There are a lot of things about my daughter that most people wouldn’t categorize as “girly.” She is rough-and-tumble and has the scrapes and bruises to show for it. She collects cicada skins. Her favorite Star Wars characters are Stormtroopers. (She has favorite Star Wars characters.) She enjoys sword-fighting with her brother. She loves her black Batman cape. Still, there are a lot stereotypically girly things about my little girl.
My daughter’s favorite colors are pink and purple. She only wears skirts and dresses. She likes Hello Kitty and playing with her dollhouse. She loves unicorns and baking cookies.But there is one girly thing that wasn’t a factor for a long time: princesses.
Frozen was the first movie my daughter saw in the theater, but she wasn’t obsessed it with it. Sure she was a princess for Halloween, but she was the Princess in Black. Disney Princesses just weren’t on her radar.
Then my daughter went to preschool.
One day she was upset. Other girls had been teasing her. About what? About the fact that she hadn’t seen Beauty and the Beast. (My daughter said she asked the other girls if any of them had seen Star Wars. Shockingly, she seemed to be the only four-year-old girl who had.)
This discussion led to her expressing how left out she felt because she hadn’t seen the Disney Princess movies. This led to some severe mom guilt on my part for not giving her this clearly important piece of cultural literacy. That lead to several weekends of renting a bunch of Disney Princess movies.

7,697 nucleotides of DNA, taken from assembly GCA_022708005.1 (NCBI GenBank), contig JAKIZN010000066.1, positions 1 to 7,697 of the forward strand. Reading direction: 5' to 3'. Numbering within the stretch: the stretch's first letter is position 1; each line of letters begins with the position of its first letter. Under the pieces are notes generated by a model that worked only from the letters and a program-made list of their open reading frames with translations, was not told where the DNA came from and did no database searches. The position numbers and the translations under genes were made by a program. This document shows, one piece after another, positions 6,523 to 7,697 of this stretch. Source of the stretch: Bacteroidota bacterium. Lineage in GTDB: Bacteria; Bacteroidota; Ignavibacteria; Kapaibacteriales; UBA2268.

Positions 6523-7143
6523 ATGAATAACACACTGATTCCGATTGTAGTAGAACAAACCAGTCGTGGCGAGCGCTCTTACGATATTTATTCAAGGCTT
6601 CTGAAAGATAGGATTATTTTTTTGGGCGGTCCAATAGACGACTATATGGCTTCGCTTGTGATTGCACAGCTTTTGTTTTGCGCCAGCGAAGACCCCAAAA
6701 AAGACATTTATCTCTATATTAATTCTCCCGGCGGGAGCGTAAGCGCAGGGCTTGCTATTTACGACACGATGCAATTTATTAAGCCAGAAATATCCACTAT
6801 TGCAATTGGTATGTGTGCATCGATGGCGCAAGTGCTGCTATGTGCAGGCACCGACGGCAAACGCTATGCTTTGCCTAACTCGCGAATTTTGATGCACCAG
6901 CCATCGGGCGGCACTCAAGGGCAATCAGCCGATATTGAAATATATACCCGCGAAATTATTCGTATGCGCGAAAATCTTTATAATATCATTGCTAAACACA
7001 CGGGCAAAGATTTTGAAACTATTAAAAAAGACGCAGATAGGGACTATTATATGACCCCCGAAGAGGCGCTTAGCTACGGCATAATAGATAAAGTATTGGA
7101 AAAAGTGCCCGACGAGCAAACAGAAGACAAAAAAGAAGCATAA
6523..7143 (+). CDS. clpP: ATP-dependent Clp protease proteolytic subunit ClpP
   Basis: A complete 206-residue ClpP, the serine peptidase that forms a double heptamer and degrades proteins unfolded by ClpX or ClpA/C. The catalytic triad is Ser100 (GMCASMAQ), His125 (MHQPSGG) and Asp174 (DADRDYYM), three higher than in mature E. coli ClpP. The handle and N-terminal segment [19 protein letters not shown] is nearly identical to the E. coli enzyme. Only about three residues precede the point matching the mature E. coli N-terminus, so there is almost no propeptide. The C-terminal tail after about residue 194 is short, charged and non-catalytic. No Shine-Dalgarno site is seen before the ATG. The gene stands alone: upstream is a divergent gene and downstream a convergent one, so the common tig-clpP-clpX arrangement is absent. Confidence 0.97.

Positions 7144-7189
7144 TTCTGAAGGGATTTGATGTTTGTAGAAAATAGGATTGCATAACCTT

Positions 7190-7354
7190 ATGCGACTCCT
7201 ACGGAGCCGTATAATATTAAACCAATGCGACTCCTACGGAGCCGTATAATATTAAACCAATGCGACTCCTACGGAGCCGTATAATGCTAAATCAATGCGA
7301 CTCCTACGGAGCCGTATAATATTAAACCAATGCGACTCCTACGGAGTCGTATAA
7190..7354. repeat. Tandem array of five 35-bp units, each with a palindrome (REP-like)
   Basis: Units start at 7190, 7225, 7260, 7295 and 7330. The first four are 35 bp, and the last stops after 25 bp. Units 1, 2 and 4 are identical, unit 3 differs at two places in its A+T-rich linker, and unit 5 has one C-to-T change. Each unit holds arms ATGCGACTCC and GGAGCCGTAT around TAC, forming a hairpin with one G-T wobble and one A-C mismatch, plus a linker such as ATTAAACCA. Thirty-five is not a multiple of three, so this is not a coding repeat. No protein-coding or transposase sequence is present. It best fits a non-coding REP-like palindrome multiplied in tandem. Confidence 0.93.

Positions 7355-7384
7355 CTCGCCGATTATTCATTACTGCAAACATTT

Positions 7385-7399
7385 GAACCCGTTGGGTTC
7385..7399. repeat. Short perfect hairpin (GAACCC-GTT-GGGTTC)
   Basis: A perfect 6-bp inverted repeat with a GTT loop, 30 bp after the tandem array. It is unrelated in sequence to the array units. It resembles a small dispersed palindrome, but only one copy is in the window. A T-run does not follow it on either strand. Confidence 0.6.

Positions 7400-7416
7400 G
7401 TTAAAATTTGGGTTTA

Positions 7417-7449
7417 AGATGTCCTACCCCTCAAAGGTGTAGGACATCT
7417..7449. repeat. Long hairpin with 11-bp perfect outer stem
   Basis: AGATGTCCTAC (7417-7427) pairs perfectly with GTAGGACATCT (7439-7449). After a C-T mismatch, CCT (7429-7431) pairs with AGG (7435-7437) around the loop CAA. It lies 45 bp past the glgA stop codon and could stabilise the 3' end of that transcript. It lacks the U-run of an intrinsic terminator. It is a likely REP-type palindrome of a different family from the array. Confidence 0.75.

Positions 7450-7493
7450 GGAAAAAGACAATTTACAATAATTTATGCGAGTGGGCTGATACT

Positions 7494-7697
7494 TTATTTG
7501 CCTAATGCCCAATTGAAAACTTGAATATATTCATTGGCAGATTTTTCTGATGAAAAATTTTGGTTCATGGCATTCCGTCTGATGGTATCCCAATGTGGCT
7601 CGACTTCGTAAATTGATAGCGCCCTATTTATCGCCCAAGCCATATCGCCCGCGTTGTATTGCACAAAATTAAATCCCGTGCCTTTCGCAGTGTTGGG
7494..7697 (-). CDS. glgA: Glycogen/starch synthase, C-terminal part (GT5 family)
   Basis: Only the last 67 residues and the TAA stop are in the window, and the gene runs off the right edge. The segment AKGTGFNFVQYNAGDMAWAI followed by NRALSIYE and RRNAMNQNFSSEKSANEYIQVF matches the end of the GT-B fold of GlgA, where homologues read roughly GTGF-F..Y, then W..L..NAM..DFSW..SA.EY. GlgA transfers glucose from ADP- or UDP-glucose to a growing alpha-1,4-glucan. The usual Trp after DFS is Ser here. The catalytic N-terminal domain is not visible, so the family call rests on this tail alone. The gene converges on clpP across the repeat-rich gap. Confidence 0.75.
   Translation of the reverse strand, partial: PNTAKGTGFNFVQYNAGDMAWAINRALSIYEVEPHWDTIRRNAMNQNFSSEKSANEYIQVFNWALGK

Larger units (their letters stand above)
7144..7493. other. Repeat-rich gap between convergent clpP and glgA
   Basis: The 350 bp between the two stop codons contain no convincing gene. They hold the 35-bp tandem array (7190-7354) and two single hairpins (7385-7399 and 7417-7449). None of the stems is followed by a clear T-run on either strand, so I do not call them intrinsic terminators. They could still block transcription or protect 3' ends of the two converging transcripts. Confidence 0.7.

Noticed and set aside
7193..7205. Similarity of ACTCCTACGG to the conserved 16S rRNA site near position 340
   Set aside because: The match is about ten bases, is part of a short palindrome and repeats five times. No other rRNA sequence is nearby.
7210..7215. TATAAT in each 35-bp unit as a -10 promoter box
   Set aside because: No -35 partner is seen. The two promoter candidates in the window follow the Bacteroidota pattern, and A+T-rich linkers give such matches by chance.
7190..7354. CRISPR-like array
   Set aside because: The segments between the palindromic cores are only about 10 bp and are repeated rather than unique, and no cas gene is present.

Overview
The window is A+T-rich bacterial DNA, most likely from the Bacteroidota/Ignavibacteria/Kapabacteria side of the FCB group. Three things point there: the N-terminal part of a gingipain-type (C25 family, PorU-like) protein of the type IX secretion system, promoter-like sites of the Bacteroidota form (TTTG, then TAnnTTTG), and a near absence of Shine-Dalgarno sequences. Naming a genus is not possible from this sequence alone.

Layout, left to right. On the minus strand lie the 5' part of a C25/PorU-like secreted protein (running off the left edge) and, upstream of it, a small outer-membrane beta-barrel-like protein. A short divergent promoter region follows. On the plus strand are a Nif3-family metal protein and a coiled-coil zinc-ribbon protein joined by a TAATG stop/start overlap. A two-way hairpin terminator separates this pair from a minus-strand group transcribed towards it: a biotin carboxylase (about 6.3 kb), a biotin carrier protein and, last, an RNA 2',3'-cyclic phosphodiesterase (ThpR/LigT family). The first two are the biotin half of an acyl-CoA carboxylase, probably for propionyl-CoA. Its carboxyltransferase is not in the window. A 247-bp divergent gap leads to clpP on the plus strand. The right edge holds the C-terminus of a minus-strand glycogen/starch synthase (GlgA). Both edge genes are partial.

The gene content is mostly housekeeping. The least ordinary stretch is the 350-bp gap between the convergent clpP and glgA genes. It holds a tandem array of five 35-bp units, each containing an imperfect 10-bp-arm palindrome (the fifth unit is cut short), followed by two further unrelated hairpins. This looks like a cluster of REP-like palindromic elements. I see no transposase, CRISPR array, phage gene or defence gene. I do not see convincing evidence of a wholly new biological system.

My daughter still hasn’t completely gotten sucked into princess culture, but she definitely likes them. Sometimes when she is picking a shirt, book, or toy, she will go for the princess one. Every princess makes me feel like a failure as a feminist mom, but should it?
When we were back-to-school shopping this weekend my daughter chose a Disney Princess item. I tried to change her mind noting the cool Marvel Super Heroes and Star Wars options on the same shelf. She was unpersuaded. I let her get the princesses, but I felt a bit ashamed about it.
The Disney Princesses have become the symbols of everything from the over-gendering of toys to everyday sexism, but even with the occasional princess item I know that my daughter remains the same awesome little girl that she is when she’s playing Minecraft or looking for worms in the yard.
I know I shouldn’t beat myself up whenever my daughter chooses something princessy. I know that, but I still felt victorious when (without any manipulation on my part) she didn’t even consider any princess options for her lunch box. She wanted space cats. Space cats. I’m pretty sure that coolness offsets a few princesses now and then.
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